While most people look at gamers with disdain, it seems the hobby might not be that bad, after all. In fact, you can totally draw lessons from gaming and apply it to your own life and be your own superhero. Here’s how.

  1. Create an epic mission
    Have you ever tried to take a gaming controller from someone who’s right in the middle of a mission in Call of Duty? If you have, you’ve probably never attempted it again. That’s because, even though gamers fall 80 per cent of the time while they’re playing, they’re motivated to keep on trying (and trying, and trying) until they succeed. Talk about resilience!
    Your action: Look back at the goals or resolutions you wrote down at the start of the year and discover the real motivation behind them. Taking your lunch to work with you so you can save money is boring, but saving money so you can go island-hopping in Croatia? Hell, yeah!

  2. Discover your secret identity
    Just like Jane became the Concussion Slayer, you need to create a secret identity that embodies all the qualities you wish you had. Psychologist Dr Michael Carr-Gregg, whose interest lies in the ways gaming and technology can be used to promote good mental health, says, “Having a secret identity allows you to try on one mask after another, without being judged, until you find out who you are.” Not to mention what you’re really capable of.
    Your action: What qualities do you need to be able to achieve your goals? Determination? Strength? Empathy? Once you’ve decided, find someone you can emulate. Want to start a business? You can become Super Branson Girl! Got a taste for revenge after your dad was framed by a powerful family? Channel your inner Emily Thorne. You get the idea.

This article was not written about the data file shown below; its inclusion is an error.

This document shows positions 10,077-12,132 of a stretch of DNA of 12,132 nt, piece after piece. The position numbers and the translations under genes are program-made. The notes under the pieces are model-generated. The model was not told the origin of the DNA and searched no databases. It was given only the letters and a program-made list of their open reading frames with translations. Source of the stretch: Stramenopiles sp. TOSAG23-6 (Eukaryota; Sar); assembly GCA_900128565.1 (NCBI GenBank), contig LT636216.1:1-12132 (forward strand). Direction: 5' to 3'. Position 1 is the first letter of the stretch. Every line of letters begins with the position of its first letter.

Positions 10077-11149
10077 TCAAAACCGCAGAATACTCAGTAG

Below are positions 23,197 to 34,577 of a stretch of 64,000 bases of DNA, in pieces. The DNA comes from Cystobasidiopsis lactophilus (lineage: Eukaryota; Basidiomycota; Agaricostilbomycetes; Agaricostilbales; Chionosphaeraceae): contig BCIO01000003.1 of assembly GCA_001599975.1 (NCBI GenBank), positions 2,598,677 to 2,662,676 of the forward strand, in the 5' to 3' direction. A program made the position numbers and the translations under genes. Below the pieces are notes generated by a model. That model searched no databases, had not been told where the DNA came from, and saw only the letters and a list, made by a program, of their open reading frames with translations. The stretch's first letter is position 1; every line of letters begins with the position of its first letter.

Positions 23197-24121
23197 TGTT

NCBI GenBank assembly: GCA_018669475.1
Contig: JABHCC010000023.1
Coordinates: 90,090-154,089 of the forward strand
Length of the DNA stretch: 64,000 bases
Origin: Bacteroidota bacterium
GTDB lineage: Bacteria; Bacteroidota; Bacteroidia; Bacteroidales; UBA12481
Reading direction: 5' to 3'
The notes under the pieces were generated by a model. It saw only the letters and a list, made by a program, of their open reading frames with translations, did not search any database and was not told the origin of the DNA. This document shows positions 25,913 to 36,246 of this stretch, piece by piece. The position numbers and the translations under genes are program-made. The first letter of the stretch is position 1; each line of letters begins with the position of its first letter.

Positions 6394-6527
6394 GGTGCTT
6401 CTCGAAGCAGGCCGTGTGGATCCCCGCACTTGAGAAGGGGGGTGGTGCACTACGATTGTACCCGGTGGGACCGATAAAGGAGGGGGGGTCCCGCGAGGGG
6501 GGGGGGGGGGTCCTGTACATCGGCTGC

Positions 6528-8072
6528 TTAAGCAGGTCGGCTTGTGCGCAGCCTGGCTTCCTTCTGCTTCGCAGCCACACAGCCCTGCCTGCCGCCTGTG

3. Start on your quests
    Quests are one of the key motivators for gamers. They’re the smaller goals that help you complete your bigger mission. Dr Jason Fox, expert in gamification and motivation science, says the key to making quests work is in balancing the level of difficulty. “When you start playing a video game, you’re not often doing the most difficult task – you build up to it. But in the real world, often people will jump into the most challenging task first. That’s when they start to think that what they’re doing is too hard and they’ll self-sabotage.”
    Your action: Break down your epic mission into smaller goals that will help you reach it. If you fail, give yourself a point for trying then keep on going. Track your progress in a journal or on SuperBetter so you can see how far you have come. And finally, have fun. You are a hero after all!

Image: Wavebreak Media Ltd / 123RF.com
Text: Lizza Gerbilagin